I recently completed my first (and likely last) Half Marathon race. It was quite an experience, and as I pounded out kilometer after kilometer, lots of thoughts on health, fitness, and life passed through my mind. Here are some of them for your consideration. You get all this wisdom without having to traverse 21 kilometers to get it. Lucky you!
1. The human mind is the strongest muscle of the body, and this can be good and bad.
On the run, I saw many people who I could tell hadn’t done the right amount of preparatory training. They didn’t have the leg-tone and form of practiced runners. And yet they slogged through and got it done. In these situations, a person’s sheer stubbornness can accomplish amazing physical feats, especially if it’s in a public facing situation where there’s some social pressure to complete the task. However, I’m quite sure these people were completely wrecked the rest of the week and were playing with fire in terms of injury.
Your mind can push your body to incredible lengths. But this isn’t a tool to be used lightly. Just because you can force yourself through something hard doesn’t mean that you should. You're always better off training up correctly. The body needs time and repetition to gain the conditioning for strenuous tasks, even if the brain is ready and willing to go the distance on Day 1.
2. No matter what the athletic pursuit, there will always be “naturals” who make you feel like a total dweeb.
Yes there were a lot of out of shape runners on the course, but there was also a small set of people who you could see were born to run. Long, lithe legs tapering off into slim ankles, gazelle-like proportions, and an effortless stride that covered huge distances with effortless grace.
It’s easy to feel down when you see the naturals excelling, but remember, a well-rounded, healthy body doesn’t come from leaning into what you’re already good at. It comes from spending time working on the areas where you’re the weakest. Some people are great runners, some are great powerlifters, others are natural meditators, artists, or public speakers. No matter what you do, they’ll be in the wings, ready to make you feel like you should just throw in the towel and give up.
The beauty of life is that you don’t have to win the gold medal or come in the top 10 in a marathon to have it be a meaningful experience. Tune-out the gifted naturals and do it for you.
3. You can’t judge other people, or yourself, by a single section of the race of life.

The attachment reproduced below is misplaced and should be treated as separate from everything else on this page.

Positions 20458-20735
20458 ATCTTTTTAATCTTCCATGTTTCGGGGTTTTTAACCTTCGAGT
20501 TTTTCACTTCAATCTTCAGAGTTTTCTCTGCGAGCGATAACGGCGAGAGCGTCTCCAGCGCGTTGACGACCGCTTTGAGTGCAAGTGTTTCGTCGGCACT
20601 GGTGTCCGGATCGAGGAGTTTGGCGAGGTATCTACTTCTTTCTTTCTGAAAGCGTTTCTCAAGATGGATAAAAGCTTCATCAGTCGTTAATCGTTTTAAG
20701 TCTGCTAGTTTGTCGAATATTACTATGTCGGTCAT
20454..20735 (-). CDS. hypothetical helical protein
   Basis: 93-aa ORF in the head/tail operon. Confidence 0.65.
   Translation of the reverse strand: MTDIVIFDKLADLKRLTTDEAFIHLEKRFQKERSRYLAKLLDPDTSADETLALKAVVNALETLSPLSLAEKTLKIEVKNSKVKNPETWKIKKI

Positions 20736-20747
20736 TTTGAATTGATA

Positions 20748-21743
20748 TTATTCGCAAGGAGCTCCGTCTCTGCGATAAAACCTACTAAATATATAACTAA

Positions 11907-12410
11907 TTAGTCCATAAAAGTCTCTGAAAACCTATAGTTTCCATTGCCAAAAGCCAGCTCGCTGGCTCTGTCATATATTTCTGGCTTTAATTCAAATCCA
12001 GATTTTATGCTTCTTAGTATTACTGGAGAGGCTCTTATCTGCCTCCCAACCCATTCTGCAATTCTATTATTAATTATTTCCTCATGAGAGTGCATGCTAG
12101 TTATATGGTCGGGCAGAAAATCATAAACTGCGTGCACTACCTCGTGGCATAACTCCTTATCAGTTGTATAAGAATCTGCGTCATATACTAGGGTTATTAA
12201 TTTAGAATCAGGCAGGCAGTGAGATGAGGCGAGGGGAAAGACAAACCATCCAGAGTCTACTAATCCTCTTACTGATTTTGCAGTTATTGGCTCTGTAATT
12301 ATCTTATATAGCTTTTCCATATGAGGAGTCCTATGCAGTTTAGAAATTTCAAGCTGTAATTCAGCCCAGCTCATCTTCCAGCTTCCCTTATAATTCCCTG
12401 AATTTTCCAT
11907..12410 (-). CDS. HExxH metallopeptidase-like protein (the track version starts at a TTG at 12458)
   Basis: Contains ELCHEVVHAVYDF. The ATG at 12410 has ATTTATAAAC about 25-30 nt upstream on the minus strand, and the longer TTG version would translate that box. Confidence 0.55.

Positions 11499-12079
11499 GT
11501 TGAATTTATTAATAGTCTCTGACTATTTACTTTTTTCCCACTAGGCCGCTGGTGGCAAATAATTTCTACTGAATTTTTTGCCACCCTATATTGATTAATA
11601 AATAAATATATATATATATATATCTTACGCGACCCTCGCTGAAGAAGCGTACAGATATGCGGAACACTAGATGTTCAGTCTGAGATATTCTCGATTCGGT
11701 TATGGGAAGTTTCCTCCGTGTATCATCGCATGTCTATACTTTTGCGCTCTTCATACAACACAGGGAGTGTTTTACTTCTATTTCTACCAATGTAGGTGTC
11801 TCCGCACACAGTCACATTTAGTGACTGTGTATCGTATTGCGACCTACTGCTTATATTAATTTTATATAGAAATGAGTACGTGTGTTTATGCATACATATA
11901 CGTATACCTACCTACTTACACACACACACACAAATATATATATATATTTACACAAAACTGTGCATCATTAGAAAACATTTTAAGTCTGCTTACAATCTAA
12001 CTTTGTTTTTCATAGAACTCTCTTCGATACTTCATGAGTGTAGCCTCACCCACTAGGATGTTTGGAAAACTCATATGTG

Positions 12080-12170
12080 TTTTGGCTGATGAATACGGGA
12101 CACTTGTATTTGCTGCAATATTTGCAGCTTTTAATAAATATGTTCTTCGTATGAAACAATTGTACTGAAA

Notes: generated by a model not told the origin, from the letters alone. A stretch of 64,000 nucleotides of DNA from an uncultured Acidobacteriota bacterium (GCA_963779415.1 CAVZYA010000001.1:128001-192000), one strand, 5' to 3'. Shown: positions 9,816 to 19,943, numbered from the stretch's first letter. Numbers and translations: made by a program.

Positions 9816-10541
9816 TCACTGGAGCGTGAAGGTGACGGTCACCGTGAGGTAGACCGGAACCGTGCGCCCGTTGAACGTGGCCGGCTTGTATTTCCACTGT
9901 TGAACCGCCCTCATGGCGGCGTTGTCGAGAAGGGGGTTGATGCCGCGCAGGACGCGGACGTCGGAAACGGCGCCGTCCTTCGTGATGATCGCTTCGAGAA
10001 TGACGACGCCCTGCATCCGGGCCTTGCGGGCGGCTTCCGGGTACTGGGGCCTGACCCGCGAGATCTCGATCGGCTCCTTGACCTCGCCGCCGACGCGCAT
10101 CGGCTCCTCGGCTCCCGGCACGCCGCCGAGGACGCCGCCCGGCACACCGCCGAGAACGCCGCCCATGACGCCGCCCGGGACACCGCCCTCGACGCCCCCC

During my race, I made mental “buddies” with some of the runners around me. There was fanny-pack guy. Double ponytail girl. All-the-best-gear dude. Weird running form lady. As we ran, I would sometimes pass these people, and think, “Alright, I’m doing great and getting ahead.” Then later on they would pass me, and I’d feel bad at how I was falling behind.
All of this was a silly waste of mental energy. Each person is running their own race, and dealing with their own fatigue and mental barriers. You can’t spend your time comparing your race to anyone else’s. People will pass you, you’ll pass them back, you’re all doing your best, and you’re all in this together. It’s so much more positive and productive to wish each person well and focus on your own run.
4. Every uphill is a future downhill. Every downhill is a future uphill. Don’t get attached to either.
This race was on the Pacific Coast Highway and had quite a lot of elevation change. I found myself absolutely struggling on mile-long uphill sections, cursing the course designers, the people passing me from every direction, and myself for not spending more time on hill training.
But when I would crest the hill and have a nice downhill slope, I’d find myself thinking the course designer was a genius, feeling benevolence for all the people I was passing, and feeling self-satisfied about my performance.
After a few of these hills, my fatigued brain finally realized that you can’t have the downhill without the uphill, that in fact they are the same hill. Moreover, if you just keep going, every uphill MUST turn into a downhill, and vice versa. It’s another waste of mental energy to loathe the uphills and love the downhills. Appreciate the hill you’re on, no matter which way the elevation is going.
We’ve all seen this in our lives, where what we thought was an opportunity turns into a liability, and where what we were sure was a disaster blossomed into a chance for growth and advancement. Be there for both sides of the hill.
5. It’s okay to have endpoints and stop pushing your limits.
After this race, a few people asked me “So, will you run a full marathon next?” Hell no! In fact, this race proved to me that the 10k range is where I’m most happy, and there’s no need to constantly push my limits when I’m working way outside of my comfort zone with running.
The urge to keep pushing the envelope usually comes from a place of ego. A loud ego will drown out the small, quiet voice of your body talking to you. At the end of the half-marathon my body was telling me, “I’m barely keeping it together for you here, please give me a break.” I respect and love my body and am going to listen to it. You should too, no matter what area of achievement you're pursuing. The alternative is illness, injury, and burnout. It’s not a personal failing to say, “no more!” and dial back your regimen to better suit your needs.
Did I intellectually understand all of this stuff before my half-marathon? Sure. But did I KNOW these things in my bones before the big run? Not so much. This is the real benefit of exercise and fitness. You get to feel the physicality and reality of the world slap you across the face. And like any slap, you come out of it with the fog dispelled, seeing the world with sharpness and clarity.
Find something in your own life that can give you that slap.
It stings, but it's good for the body and soul.
Patrick Reynolds // Kenzai Founder